Oral Presentation 64th International Conference of the Wildlife Disease Association 2015

Modelling transmission dynamics of a novel Alphacoronavirus in an Australian population of large-footed myotis (Myotis macropus) (#50)

Jaewoon Jeong 1 , Hamish McCallum 1 , Alison J Peel 1 , Craig S Smith 2 3
  1. School of Environment, Griffith University, Nathan, Qld, Australia
  2. School of Veterinary Science, University of Queensland, Gatton, Queensland, Australia
  3. Queensland Centre for Emerging Infectious Diseases, Biosecurity Queensland, Department of Agriculture and Fisheries, Coopers Plains, Queensland, Australia

Severe acute respiratory syndrome (SARS) emerged in 2002 to 2003 in southern China and Middle East respiratory syndrome (MERS) was detected in September 2012 in southwest Asia have underscored the potential of coronavirus to become emerging infectious diseases. Subsequently, the findings that the SARS coronavirus (SARS-CoV) and the MERS coronavirus (MERS-CoV) were originated from bats emphasized the importance of bats as reservoir hosts of emerging infectious diseases. Previously, mark-recapture data of a novel Australian bat Alphacoronavirus in Myotis macropus identified that this coronavirus was maintained in the population by persistent infected bats. We have taken one step further by utilizing more statistically intense methods of analyses in order to confirm the effects of persistent infection on the coronavirus maintenance in the population of bats.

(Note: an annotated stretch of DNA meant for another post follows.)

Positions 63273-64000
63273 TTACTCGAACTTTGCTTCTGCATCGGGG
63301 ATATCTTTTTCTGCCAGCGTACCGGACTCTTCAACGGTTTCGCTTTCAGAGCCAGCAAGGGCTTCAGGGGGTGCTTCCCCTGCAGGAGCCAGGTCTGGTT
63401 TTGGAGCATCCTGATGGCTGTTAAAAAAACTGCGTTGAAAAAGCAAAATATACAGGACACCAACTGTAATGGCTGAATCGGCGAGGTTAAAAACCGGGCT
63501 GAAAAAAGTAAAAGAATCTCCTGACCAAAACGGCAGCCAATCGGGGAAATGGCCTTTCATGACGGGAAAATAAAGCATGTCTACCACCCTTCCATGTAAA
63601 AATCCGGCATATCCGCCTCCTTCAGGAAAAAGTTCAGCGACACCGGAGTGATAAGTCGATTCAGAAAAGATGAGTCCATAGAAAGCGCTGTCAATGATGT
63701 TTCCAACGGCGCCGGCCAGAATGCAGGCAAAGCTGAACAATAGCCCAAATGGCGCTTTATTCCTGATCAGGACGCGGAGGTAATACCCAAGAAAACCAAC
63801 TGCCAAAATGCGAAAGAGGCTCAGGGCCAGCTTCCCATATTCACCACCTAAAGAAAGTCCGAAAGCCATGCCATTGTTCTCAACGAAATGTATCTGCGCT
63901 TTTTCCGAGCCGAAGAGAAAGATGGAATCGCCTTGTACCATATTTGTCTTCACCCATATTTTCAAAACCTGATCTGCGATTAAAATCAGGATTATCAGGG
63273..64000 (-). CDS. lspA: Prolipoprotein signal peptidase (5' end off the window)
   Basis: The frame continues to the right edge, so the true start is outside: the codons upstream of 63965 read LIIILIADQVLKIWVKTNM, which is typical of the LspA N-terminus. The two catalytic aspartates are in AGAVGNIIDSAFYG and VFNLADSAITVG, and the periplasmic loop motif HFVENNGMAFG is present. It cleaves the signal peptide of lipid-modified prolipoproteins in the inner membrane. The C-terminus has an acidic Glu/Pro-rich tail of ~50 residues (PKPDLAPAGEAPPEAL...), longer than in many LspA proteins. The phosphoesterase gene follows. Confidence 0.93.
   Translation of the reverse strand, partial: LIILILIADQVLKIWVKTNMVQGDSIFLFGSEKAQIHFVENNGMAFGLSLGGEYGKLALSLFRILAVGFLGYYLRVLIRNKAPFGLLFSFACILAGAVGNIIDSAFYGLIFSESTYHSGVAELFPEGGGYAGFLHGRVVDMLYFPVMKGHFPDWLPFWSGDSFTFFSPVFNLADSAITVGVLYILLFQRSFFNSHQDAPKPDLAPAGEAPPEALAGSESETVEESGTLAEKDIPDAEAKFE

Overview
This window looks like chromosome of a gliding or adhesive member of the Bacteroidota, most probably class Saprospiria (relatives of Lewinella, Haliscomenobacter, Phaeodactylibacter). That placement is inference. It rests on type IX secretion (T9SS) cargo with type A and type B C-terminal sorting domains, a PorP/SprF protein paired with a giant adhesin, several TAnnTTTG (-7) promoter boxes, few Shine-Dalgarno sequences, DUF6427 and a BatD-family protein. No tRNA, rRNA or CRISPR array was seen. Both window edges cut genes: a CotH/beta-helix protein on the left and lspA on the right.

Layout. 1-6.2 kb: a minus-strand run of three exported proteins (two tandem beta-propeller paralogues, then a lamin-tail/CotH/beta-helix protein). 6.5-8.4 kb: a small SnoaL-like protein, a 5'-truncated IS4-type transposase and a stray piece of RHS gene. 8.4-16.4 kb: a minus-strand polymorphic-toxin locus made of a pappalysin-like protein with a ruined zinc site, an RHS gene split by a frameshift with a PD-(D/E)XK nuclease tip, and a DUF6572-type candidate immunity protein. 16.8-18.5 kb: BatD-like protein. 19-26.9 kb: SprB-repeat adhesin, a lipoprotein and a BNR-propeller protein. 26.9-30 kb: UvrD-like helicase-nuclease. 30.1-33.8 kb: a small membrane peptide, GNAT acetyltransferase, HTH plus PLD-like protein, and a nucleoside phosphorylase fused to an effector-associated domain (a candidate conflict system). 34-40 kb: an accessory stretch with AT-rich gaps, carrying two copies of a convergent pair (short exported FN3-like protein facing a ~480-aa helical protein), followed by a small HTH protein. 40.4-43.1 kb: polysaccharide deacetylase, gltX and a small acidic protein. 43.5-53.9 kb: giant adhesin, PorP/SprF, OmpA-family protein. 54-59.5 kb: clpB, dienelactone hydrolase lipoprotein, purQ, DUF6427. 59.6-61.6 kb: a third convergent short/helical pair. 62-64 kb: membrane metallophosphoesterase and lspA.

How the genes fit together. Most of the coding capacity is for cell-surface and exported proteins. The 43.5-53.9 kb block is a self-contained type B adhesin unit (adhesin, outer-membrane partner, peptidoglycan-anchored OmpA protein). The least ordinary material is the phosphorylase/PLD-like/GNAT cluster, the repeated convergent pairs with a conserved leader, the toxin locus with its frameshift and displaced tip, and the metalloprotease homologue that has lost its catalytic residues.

We additionally analysed the data by using ‘MARK’ and ‘OpenBUGS’ to estimate parameters, which subsequently were used to build compartment model, in which the effects of persistent infections against transient infection was estimated to see how it functions in maintenance of coronavirus.

 The mark-recapture analysis found no evidence that sex and age significantly affect the survival, recapture and transition rates between infection states. Infection was shown to make survival rate decreased slightly, and to make recapture rate increased. Modelling results suggested that the role of persistent infections is not quite dominant but certainly has an effect on the maintenance of coronavirus in the bat population.

This study identifies potential effects of persistent infections in coronavirus transmission dynamics, and adds weight to the suggestion that these mechanisms may be an important coronavirus maintenance mechanism in bat populations, and, by extension, may be applicable to other bat RNA virus ecology.